President Trump, First Lady Melania Trump and their son Barron, 13, leave the White House for Mar-a-Lago on Tuesday. Photo: Chip Somodevilla/Getty Images

President Trump keeps losing in court, but his legal strategy is winning as he plays for time, The New York Times reports.

Why it matters: Even as the Democrats take Trump to court over ignored subpoenas, he benefits by letting it all bleed out slowly. Voters won't be learning new damaging facts about him before they hit the polls in 2020.

  • "Trump is winning despite losing" as court fights play out over impeachment testimony by former White House counsel Don McGahn, Trump’s financial records and grand-jury evidence in the Russia investigation.

Worth noting:

  • The WashPost reports "serious questions about the accuracy" of Ambassador Gordon Sondland’s account of a phone call in which Trump told him there was no quid pro quo: "[N]o other witness testimony or documents have emerged that corroborate Sondland’s description of a call that day."
  • "The Justice Department's inspector general found no evidence that the F.B.I. attempted to place undercover agents or informants inside Donald J. Trump’s campaign in 2016," people familiar with a draft of the report told the Times.

Go deeper

Updated 15 mins ago - Politics & Policy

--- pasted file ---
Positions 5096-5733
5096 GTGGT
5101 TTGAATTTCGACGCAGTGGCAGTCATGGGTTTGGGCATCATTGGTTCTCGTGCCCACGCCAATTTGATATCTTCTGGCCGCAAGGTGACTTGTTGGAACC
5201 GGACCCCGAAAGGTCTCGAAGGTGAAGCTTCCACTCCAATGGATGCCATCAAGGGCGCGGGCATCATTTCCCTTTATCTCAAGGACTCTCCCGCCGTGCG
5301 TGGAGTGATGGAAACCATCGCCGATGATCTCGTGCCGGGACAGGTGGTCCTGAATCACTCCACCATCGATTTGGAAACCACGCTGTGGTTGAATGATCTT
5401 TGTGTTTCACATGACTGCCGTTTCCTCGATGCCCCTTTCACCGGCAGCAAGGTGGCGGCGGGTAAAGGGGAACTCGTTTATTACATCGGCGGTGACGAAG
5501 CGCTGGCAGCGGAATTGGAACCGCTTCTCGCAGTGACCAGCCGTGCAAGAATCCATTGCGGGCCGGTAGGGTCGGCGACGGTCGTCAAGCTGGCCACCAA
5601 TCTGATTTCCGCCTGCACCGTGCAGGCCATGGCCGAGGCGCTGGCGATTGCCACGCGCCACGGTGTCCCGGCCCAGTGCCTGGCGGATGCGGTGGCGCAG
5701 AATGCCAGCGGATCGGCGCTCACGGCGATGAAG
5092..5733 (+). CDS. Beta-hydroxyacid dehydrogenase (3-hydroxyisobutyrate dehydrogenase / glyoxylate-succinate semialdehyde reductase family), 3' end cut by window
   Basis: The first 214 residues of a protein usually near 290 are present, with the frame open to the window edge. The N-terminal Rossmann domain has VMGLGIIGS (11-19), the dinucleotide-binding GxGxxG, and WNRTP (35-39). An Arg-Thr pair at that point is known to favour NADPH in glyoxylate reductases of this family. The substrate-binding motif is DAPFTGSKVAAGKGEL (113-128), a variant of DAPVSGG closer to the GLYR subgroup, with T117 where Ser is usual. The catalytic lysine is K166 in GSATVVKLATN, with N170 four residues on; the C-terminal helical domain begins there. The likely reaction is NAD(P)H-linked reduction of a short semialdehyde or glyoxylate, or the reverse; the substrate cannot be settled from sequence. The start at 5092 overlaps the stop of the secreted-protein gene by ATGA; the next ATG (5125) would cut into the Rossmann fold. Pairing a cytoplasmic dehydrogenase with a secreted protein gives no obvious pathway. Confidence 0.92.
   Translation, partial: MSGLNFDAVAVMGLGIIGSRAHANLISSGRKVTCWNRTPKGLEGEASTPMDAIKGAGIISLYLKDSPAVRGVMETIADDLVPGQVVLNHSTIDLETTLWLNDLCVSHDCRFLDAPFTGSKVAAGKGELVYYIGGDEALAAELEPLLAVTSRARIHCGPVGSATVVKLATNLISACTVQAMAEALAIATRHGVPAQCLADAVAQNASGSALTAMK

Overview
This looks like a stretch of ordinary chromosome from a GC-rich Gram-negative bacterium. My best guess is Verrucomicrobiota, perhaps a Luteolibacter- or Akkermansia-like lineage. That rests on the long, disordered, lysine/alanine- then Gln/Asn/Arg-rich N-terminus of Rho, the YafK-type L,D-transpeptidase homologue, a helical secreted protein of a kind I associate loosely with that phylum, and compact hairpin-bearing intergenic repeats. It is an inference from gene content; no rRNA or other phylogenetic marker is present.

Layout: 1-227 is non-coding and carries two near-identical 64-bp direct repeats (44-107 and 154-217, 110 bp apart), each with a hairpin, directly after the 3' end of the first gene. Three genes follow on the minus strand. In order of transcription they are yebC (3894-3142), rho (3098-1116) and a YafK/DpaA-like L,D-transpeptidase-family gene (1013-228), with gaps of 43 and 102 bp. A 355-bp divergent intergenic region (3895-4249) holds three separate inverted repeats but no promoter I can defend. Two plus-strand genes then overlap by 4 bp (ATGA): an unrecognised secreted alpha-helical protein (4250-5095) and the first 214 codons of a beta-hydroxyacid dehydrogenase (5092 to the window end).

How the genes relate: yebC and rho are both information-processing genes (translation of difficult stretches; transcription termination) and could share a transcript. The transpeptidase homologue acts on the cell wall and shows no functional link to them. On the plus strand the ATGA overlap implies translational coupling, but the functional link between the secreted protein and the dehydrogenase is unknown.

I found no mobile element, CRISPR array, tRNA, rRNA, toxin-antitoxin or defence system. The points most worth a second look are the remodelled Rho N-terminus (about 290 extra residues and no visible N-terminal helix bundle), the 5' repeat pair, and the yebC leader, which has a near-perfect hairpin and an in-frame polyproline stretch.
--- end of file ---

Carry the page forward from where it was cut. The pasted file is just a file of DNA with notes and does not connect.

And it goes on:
Coronavirus dashboard

Illustration: Aïda Amer/Axios

  1. Politics: McConnell urges White House not to strike stimulus deal before election — Republican senators defend Fauci as Trump escalates attacks.
  2. Economy: Why the stimulus delay isn't a crisis (yet).
  3. Health: Studies show drop in COVID death rate — The next wave is gaining steam — The overwhelming aftershocks of the pandemic.
  4. Education: Schools haven't become hotspots.
Dion Rabouin, author of Markets
1 hour ago - Economy & Business

CEO confidence skyrockets on expectations of layoffs and wage cuts

U.S. consumers remain uncertain about the economic environment but CEOs are feeling incredibly confident, the latest survey from the Conference Board shows.

Why it matters: Confidence among chief executives jumped 19 points from its last reading in July, rising above the 50-point threshold that reflects more positive than negative responses for the first time since 2018.

Louisville officer: "Breonna Taylor would be alive" if we had served no-knock warrant

Breonna Taylor memorial in Louisville. Photo: Brandon Bell/Getty Images

Sgt. Jonathan Mattingly, the Louisville officer who led the botched police raid that caused the death of Breonna Taylor, said the No. 1 thing he wishes he had done differently is either served a "no-knock" warrant or given five to 10 seconds before entering the apartment: "Breonna Taylor would be alive, 100 percent."

Driving the news: Mattingly, who spoke to ABC News and Louisville's Courier Journal for his public interview, was shot in the leg in the initial moments of the March 13 raid. Mattingly did not face any charges after Kentucky Attorney General Daniel Cameron said he and another officer were "justified" in returning fire to protect themselves against Taylor's boyfriend.